In our fast-globalizing world, rarely does ethnic food - especially cuisine as familiar as Chinese - impart entirely unfamiliar taste sensations. But I discovered various new taste buds at Zoe’s Gourmet Chinese Cuisine in Somerville.
Not all these gustatory revelations were to my liking: Sometimes it takes a while to warm up to new flavors. But it’s a testament to the food’s authenticity that this was dramatically unlike most Chinese-American fare I’ve had before, much more Chinese than American.
Even familiar dishes veer into new territory here. Take the dumplings, a Chinese standby. Zoe’s pork-filled steamed spicy Sichuan dumplings ($5.75) were fairly unremarkable, and at first taste even a little bland. But drizzled with a spicy/salty oil and some walnuts, these dumplings pack a bit of crunch and a bit of punch. Their heat lingers on the tongue.
The dan dan noodles with minced pork vinaigrette ($5) sneak up in similar fashion, although I found myself wishing for a bit more of the sinus-clearing pork and vinaigrette to liven up the otherwise unremarkable noodles.
Among the entrees, the eggplant with garlic sauce ($9) was a delicious dish that I could eat in large quantities. While not as garlicky as the name might suggest, the sweet-and-sour sauce plays up the eggplant’s meatiness. In addition to lavender-colored Japanese eggplant, this tasty dish also included bamboo shoots, green peppers, and water chestnuts.
The Sichuan-style and Hunan-style sections of the menu are where the heat really picks up. My tolerance for spiciness is pretty solid (jalapenos don’t faze me), but I found some of these dishes close to overpowering.
The so-called dry diced chicken with hot chilies ($11.50) was a spicy favorite. The minced and fried chicken was spiked with entire red chili peppers and hunks of hot green peppers. While one has to eat this dish judiciously (to avoid ingesting a mouthful of hot peppers rather than chicken), it’s clearly Sichuan comfort food, combining the best of salty and spicy.
While neither tofu nor celery is notably flavorful on its own, the spicy smoked tofu with celery ($11) was off-the-charts hot. (It’s worth noting that on Zoe’s 0-to-2-chilis scale of heat, this dish scored only one chili.) While I enjoyed the flavor, I could only eat half the portion, and regretted it afterward.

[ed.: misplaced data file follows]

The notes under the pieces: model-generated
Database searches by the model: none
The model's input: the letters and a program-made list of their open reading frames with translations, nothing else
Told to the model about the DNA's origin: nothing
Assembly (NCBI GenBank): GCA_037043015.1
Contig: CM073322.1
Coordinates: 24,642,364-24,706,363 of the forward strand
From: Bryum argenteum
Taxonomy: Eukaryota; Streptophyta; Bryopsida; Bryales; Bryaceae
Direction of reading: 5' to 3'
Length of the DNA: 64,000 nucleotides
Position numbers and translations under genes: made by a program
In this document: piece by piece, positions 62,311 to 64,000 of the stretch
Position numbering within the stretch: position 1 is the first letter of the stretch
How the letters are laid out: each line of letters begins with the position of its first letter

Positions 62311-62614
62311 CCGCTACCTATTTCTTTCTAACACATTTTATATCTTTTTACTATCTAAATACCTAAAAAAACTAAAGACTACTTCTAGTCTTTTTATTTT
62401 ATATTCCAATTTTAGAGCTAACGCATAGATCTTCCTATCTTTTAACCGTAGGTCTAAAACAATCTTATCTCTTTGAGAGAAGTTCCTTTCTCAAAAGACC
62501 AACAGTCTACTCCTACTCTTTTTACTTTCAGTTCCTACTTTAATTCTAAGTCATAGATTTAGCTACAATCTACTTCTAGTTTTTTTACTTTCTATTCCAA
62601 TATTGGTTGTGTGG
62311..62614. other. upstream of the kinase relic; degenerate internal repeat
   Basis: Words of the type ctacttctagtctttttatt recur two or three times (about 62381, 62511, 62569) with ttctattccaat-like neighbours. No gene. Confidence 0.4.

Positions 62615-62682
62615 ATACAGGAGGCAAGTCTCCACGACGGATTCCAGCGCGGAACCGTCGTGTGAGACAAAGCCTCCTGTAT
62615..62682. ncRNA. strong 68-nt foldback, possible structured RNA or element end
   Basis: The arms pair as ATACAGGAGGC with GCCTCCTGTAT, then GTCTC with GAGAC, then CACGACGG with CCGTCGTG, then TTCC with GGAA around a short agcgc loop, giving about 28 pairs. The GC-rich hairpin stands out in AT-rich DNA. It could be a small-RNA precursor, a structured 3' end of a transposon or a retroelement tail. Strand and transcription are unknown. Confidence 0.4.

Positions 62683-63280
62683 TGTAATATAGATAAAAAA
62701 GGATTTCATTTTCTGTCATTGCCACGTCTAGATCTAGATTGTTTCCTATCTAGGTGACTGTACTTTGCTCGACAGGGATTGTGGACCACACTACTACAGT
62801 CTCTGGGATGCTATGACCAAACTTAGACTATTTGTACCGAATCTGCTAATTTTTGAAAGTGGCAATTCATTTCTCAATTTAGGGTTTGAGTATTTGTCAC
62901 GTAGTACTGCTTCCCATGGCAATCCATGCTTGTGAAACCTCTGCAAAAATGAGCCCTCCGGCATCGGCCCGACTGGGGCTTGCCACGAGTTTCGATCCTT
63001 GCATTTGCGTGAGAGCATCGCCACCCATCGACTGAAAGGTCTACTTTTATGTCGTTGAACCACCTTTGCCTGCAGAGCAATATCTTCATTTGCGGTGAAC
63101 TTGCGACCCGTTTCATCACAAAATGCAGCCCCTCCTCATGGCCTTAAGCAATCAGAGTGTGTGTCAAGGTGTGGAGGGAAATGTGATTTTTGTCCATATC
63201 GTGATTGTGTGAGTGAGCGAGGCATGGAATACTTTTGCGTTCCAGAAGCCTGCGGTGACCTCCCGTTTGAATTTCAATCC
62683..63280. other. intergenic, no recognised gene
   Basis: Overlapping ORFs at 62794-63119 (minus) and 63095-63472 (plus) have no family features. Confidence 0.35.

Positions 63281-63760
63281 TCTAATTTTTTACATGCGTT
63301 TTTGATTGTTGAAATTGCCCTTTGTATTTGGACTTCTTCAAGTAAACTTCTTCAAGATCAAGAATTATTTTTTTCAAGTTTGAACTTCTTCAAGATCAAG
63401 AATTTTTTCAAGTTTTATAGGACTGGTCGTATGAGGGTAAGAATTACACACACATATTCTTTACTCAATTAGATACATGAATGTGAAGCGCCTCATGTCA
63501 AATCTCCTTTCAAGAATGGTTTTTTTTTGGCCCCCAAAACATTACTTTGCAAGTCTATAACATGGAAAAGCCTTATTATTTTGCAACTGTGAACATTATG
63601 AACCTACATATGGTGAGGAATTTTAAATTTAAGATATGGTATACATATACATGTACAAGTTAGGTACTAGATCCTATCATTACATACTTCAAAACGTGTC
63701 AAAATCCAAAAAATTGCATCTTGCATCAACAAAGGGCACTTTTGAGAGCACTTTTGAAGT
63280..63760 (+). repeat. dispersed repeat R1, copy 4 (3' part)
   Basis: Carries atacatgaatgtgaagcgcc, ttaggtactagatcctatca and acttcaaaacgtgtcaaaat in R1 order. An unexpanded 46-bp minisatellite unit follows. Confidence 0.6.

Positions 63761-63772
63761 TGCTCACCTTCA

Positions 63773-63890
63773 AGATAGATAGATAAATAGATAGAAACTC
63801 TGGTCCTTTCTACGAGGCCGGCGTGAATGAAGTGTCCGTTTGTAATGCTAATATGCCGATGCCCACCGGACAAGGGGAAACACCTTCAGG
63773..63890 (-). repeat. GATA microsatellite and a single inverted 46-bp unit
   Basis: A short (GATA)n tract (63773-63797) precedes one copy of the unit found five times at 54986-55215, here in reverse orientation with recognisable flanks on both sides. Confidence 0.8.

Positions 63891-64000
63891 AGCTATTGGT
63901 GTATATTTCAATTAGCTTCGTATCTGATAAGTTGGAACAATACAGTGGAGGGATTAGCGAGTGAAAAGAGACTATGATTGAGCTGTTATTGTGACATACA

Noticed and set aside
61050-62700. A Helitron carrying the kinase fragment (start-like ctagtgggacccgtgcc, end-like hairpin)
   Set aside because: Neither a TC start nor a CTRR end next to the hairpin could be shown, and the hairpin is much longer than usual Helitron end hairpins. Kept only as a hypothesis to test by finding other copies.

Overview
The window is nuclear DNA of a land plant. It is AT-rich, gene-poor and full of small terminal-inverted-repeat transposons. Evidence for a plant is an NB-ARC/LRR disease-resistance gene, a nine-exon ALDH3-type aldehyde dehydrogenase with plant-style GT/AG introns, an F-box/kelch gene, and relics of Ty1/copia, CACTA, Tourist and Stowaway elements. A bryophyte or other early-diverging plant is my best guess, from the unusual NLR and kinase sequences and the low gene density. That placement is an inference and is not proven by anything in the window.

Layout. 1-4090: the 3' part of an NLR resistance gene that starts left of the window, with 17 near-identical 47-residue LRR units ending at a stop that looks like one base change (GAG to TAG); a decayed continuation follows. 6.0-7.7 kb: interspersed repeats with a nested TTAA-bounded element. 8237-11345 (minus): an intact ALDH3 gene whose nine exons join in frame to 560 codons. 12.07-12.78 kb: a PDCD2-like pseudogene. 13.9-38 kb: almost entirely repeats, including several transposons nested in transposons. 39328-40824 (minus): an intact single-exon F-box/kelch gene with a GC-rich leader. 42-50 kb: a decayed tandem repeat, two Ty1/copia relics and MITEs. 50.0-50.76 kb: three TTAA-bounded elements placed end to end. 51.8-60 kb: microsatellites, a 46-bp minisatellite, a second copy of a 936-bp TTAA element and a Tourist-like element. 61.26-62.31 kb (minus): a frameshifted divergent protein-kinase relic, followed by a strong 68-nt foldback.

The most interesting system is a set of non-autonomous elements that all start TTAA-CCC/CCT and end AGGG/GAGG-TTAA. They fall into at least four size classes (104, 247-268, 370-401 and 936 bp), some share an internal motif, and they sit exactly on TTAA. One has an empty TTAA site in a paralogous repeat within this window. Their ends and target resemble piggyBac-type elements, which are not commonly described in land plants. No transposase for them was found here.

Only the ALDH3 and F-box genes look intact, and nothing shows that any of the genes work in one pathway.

The lamb with cumin and spicy sauce ($14) is an unusual and earthy hybrid of Chinese and Middle Eastern fare, but one that I generally found to be a miss.
The shredded lamb was curiously tough and dry, and the coarse spices, including a generous dusting of whole cumin seeds, were a bit much.
The ma po tofu ($9 - which includes silken tofu and minced pork - was a generous portion and full of novel flavors. But I found the dish too gelatinous. It seems like it should be served with some rice or noodles to soak up all that oily liquid. (Zoe’s charges $1.50 and $1.75, respectively, for servings of white or brown rice.)
For those who aren’t seeking a side of spicy adventure with their Chinese dinner, the ample menu includes many Americanized options.
The pu pu platter for two ($15), happy family ($13), and sliced chicken with asparagus ($10) were all fine, but nothing special. Tellingly, Chinese patrons predominated in Zoe’s dining room - and they weren’t opting for pu pu platters.
While the space is perfectly comfortable and pleasant, Zoe’s seems to do more take-out than dine-in business. Perhaps this is why the in-house service was a bit disjointed, with entrees arriving mere moments after the appetizers.